How to count training, and explain the results

There’ a rather curious thing about our attitudes to training.  On the one hand, an endless mantra about a high-skill economy, and how we need to push up skills training.  On the other hand we seem not to care very much about how we should be measuring training so that we understand better what we do and don’t know about it.  We tend to use very crude measures which tell us about the proportion of people participating over a given period, and not much else.

How there’s a very welcome contribution to the training debate, from Francis Green and colleagues at LLAKES,  which goes well beyond this.  It looks at the overall volume of training, capturing the duration of training as well as participation rates.  It traces the patterns over a full decade or so, so we get a good sense of trajectory.  And it offers competing hypotheses to explain the results, rather than just  ‘more is better, less is worse’ .

The basic message is quite dramatic.  Once you look at how much people in the UK do in the way of training, rather than just how many of them take part, it’s clear that there has been a steep decline over the last decade – starting way before the recession.  The analysis draws on several datasets, but the overall conclusion is clear:

“average training hours per week per employed person – the closest indicator of training volume – fell substantially between 1997 and 2006, then continued to fall until 2009. The best estimate of the decline in volume over the 1997-2009 interval is from 1.24 to 0.69 hours per employed person, a startling cut of 44%. ”   This is not quite the picture of a country forging its way towards a C21 knowledge-based economy.

Along with this goes an estimated real-terms cut of 14.5% in the annual investment made by employers in training.

It might not all be gloom, though.  Green and his colleagues don’t leap to the conclusion that everything is going pear-shaped.  We know, for example, that more employers are integrating learning more closely into the job, so that ‘training’ as such might be less distinct from daily work and so less reported.  The  training may just be becoming more efficient.  That said, it’s a fairly challenging overall trend.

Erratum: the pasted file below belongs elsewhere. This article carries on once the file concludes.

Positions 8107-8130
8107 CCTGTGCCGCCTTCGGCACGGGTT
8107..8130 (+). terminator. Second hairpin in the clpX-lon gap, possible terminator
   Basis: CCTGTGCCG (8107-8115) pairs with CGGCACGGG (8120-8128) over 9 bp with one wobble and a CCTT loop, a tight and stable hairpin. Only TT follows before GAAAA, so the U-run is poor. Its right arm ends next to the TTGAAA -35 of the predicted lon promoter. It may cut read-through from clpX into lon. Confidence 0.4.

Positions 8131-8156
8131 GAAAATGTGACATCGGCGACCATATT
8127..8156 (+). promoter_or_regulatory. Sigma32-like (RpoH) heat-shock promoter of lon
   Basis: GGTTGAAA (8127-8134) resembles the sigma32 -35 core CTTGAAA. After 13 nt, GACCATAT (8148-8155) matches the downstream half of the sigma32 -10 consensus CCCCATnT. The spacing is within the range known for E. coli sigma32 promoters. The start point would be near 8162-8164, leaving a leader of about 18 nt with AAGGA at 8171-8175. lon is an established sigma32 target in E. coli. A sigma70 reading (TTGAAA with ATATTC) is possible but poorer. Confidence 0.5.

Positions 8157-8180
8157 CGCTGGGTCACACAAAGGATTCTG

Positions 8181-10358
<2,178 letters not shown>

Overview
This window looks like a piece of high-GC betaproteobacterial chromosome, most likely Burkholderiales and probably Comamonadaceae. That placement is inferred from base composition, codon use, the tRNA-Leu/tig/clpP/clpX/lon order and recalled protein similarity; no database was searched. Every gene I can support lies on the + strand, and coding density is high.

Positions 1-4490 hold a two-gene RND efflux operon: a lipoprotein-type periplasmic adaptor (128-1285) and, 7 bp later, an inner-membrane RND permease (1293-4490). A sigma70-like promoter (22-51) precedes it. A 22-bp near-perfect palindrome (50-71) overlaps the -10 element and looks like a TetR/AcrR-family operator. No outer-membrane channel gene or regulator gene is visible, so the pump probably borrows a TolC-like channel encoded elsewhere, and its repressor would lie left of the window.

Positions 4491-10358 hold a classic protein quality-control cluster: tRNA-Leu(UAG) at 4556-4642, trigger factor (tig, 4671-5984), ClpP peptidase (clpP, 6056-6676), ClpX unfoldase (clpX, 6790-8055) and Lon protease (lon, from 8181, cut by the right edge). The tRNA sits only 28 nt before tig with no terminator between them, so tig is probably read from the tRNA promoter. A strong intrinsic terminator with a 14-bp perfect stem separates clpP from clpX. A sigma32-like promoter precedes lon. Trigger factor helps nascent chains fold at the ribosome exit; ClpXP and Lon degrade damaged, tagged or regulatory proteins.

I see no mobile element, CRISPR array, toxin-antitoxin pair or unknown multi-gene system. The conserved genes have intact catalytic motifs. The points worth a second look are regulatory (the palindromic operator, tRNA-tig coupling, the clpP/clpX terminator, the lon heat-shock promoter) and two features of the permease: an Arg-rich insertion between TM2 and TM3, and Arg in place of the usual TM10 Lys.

What has the decline meant for different groups?     Overall it’s the usual picture:  higher shares of training going to those already well qualified.  There’s a particularly sharp drop amongst young people, by 49% for those under 25 compared with 22% for those aged 35 and over.

Now for gender;  are, as the PP suggests, women still increasing their human capital at a greater rate than men, by engaging more in training?  The answer is definitely yes.   If we first take the crude participation rate, women were nearly two points ahead in 1995 (13.8% to men’s 12%) and this had increased to nearly 3.5 by 2012 (14.9% to 11.5%).   Now the decline in average duration has affected women as well as men, so in spite of their increased participation rate the total volume of training has dropped for women, by a very substantial 37% over the period.  But for men the decline has been even greater – 46%.  So the competence gap goes on widening.

Green and colleagues conclude with a plea for better indicators which give us a less crude idea of what is happening with training, beyond crude participation rates.  Amen to that – and of course we need to know much more about what effect this learning actually has on careers….



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